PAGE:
10 Female Role Models in the Field of 3D Printing
The area of 3D printing is still dominated by men. Nevertheless, many women are very successful in this business and developed great inventions for the field of 3D printing.
The technology field is still dominated by men. That is why we think it is important to stress the great distribution of women in technology and support their work. Today we will take a look at 3D printing and present to you a (non-exhaustive) list of 10 inspiring women from different sections – from fashion over architecture to medicine.
Iris van Herpen
Iris van Herpen discovered the potential of 3D printing for the fashion industry at an early stage. She was the first designer ever who presented a 3D fashion piece on a runway in 2010. The TIME Magazine names her dress one of the 50 Best Innovations in 2011. The Dutch designer is still creating extraordinary pieces with the help of 3D printing and inspires many other designers with her work.
Architecture, ecology and 3D printing – Neri Oxman combines all three fields in her work. The Israeli designer and professor at the MIT Media Lab sees huge potential for 3D printing in architecture. She even predicts a fourth Industrial Revolution which will focus on humanity and the environment thanks to this technology. Besides architecture, Oxman is also working on more fashion-related projects. In 2013, her 3D printed dress Anthozoa was shown at the Paris Fashion Week – a collaboration with fashion designer Iris van Herpen.
What does a biomedical 3D technician do? No one could tell that Heather Goodrum in detail since she was the first one in the UK in such a position. She works at the Morriston Hospital in Swansea, Wales and designs among other things 3D printed surgical models, implants and cutting guides. But not only her job is unusual, also her way to get there is: Goodrun studied Theatre Design and focused especially on 3D design during her studies. She changed her studies to Facial Forensic Art, which then led to her position as a biomedical 3D technician.
In 2012, Gina Häußge created OctoPrint, a 3D printer host web interface, which allows users to control and monitor 3D printers remotely. Since it is developed as a free and open source tool, it is available for everyone to realize their 3D printing projects.
Liza Wallach Kloski
3D printing is a buzzword in many companies nowadays. But not every company is an expert in this field. That is where Liza Wallach Kloski jumps in. Together with her husband Nik, Liza founded the online platform HoneyPoint3D. It is a web-based business which focuses on classes and workshops getting ready for 3D printing. Before, Kloski had run her own jewellery company.
3D printing edibles out of liquid flavor drops? Vaiva Kalnikaitė and her team from the UK design studio Dovetailed made it possible. Amongst the Nufood 3D food printer, Kalnikaitė also invented a 3D printed milk carton equipped with a camera, which enables you to show your neighbours your fridge in order to share food and reduce waste.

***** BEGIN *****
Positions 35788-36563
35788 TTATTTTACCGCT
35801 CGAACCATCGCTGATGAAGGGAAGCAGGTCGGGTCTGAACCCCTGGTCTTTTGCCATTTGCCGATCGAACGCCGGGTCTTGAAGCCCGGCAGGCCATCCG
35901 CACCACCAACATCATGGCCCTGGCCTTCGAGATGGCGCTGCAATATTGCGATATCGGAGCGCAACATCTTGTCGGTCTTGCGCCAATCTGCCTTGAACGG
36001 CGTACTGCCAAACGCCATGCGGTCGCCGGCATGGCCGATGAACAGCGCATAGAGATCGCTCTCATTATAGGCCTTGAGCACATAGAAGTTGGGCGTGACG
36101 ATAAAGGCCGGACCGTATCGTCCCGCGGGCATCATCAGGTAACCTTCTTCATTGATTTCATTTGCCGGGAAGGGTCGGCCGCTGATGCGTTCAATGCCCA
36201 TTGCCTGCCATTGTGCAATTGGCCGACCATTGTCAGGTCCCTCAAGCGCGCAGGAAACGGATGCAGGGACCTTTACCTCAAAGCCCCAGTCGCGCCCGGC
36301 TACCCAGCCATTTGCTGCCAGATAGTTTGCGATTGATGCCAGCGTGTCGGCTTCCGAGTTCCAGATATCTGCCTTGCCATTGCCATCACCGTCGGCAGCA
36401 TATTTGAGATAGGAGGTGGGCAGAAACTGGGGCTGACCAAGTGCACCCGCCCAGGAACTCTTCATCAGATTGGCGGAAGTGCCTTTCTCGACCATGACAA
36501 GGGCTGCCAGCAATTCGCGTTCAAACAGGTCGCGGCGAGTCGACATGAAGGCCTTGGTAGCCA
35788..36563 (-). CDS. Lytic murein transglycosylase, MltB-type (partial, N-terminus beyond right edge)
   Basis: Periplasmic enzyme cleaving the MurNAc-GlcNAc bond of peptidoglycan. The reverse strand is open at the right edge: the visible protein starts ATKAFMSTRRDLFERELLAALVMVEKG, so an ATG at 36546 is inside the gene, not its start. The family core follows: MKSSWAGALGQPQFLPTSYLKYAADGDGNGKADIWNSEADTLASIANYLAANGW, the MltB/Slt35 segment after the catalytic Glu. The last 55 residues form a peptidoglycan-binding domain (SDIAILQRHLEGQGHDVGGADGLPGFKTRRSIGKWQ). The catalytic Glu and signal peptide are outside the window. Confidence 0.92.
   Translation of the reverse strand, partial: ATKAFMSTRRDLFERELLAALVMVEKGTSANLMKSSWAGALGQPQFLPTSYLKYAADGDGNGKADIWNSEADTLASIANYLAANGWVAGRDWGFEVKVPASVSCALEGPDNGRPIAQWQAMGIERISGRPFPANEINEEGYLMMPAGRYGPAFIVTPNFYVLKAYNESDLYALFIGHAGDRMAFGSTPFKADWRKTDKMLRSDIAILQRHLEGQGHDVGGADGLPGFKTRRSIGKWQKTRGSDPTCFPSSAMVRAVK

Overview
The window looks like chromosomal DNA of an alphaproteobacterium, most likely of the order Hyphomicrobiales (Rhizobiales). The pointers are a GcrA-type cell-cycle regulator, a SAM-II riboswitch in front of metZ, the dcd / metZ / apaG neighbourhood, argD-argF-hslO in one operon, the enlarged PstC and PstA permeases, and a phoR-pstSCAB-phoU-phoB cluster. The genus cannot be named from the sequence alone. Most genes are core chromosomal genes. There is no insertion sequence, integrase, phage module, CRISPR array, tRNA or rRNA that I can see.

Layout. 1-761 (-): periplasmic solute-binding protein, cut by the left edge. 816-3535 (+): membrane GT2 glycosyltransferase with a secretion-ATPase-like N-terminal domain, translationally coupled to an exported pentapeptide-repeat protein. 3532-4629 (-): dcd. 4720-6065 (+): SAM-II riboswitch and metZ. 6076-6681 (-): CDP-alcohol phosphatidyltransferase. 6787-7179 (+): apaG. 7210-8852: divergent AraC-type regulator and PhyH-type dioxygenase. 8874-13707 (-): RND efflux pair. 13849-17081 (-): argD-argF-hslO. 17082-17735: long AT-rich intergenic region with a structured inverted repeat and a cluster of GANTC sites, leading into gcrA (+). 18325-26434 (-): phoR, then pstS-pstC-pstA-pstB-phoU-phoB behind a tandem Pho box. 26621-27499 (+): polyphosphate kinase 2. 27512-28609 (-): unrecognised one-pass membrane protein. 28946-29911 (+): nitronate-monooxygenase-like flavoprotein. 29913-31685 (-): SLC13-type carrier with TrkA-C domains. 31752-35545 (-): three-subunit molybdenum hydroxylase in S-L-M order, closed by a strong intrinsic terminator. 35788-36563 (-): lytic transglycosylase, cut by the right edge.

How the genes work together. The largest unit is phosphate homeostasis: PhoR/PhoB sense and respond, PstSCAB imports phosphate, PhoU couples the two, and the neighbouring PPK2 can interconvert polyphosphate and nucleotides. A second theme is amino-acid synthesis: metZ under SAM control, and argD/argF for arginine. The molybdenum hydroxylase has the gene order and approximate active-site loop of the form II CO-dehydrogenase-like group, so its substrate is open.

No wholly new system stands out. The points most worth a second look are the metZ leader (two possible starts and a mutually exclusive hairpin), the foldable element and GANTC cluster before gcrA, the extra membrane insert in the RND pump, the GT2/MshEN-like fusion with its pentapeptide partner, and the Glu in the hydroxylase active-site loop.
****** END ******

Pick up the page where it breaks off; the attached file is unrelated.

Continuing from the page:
Grace Choi brings the idea of DIY make up to a whole new level by inventing the world’s first makeup 3D printer called Mink. With the help of a desktop computer, this device is capable of 3D printing customisable lipsticks or eye shadows on demand.
Cherie Stamm brings technical expertise and ethics in her co-founded 3D software development company Uformia together. Along with her team, Stamm developed a volumetric 3D modeling software, which prioritises parametric 3D fabrications instead of only visualizing them. Furthermore, the company focuses on community development and open source innovation.
Bathsheba Grossman is an artist from California who creates sculptures and jewellery by 3D printed steel. She gets her inspiration most of the time from mathematical patterns. That is why her work often visualizes mathematical oddities. Grossman’s sculptures and jewellery have been featured in many art galleries and media like the New York Times or television series like Heroes.
Who owns the intellectual property when it comes to 3D models? Louise Driggers protested against an eBay store that was selling people’s free designs, including her own, as 3D printed models. Driggers and other artists got right and all open-source models were removed. This scandal made Driggers popular in the scene and was an important milestone in the discussion about intellectual property rights.
This list could go on and on since there are many inspiring women in the field of 3D printing out there. Do you have any female role models in the 3D printing scene? Who is missing in the list? We are looking forward to your suggestions.